Regina Spektor

Regina Spektor (May 29, 2012)

*** (out of four)

I've always loved Regina Spektor because she's not afraid to be a bit of a vocal kook. Maybe it's a confidence thing, because her voice and piano work are absolutely gorgeous, leaving her willing to make some pretty interesting noises. For example:

>> "Open," a quiet, lonely song is punctuated with some weird froggy-drowning gasps. Is she meant to be sobbing or just providing a distraction from her isolation?
>> "Oh Marcello," a riff on The Animals' "Please Don't Let Me Be Misunderstood," is full of songbirdy trills and what can only really be described as mouth drumming.
>> "Don't Leave Me (Ne Quitte Pas)" is in half-French! Whee!

You get the idea. Though Spektor's not nearly as well known a singer/pianist as the likes of Alicia Keys, that's probably due only to the fact that the Russian-born artist doesn't have the same Clive Davis juggernaut behind her. A spotlight that large would be perfectly warranted; Spektor's songwriting is crisp, fresh and develops a complex personality throughout "Cheap Seats." It's almost reminiscent of a live-in romantic relationship—when you spend your waking and sleeping life with someone, you learn their every mood and personality tic. We're listening to Spektor's life story, her therapy sessions, and she's perfectly willing to open up.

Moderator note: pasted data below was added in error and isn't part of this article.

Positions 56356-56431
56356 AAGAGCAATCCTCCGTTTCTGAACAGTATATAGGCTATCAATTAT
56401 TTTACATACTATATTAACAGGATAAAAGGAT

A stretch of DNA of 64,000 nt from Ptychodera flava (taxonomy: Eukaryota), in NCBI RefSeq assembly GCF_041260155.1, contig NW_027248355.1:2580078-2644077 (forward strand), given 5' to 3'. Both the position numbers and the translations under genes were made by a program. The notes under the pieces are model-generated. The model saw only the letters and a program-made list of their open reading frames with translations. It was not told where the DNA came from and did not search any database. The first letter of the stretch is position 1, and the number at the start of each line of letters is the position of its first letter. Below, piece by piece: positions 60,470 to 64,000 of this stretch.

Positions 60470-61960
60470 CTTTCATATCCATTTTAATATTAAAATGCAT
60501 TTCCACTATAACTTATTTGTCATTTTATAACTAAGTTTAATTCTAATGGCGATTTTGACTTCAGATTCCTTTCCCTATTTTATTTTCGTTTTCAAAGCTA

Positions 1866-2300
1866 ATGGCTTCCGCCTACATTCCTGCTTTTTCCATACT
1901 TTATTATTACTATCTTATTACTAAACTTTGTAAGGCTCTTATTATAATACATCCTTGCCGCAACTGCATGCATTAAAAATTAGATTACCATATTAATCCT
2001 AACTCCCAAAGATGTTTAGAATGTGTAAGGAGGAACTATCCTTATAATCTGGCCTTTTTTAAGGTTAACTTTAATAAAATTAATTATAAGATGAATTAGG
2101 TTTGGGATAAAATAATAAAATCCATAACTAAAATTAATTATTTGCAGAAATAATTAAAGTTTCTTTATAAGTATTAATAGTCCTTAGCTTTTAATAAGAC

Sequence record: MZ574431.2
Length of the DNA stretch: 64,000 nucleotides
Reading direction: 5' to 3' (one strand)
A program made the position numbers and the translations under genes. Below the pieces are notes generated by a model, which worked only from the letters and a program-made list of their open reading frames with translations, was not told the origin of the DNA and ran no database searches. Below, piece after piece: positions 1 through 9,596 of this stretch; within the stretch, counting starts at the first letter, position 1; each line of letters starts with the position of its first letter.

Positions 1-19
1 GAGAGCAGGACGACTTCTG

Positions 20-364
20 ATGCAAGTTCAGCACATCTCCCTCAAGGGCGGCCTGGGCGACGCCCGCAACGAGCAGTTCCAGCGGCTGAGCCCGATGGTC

This album doesn't have any tracks that rise of the obsession-worthy level of Spektor tunes like "On The Radio" and "Samson" off 2006's "Begin To Hope," but it's easy to spot the best one. "What We Saw" smartly leads off with the "You Can't Go Home Again"-esque "Small Town Moon," which finds her waxing nostalgic with lines like, "I must've left a thousand times, but there's a small town in my mind," and my favorite, "Today we're younger than we're ever gonna be." Thanks for the reminder.

damoran@tribune.com  |  @redeyedana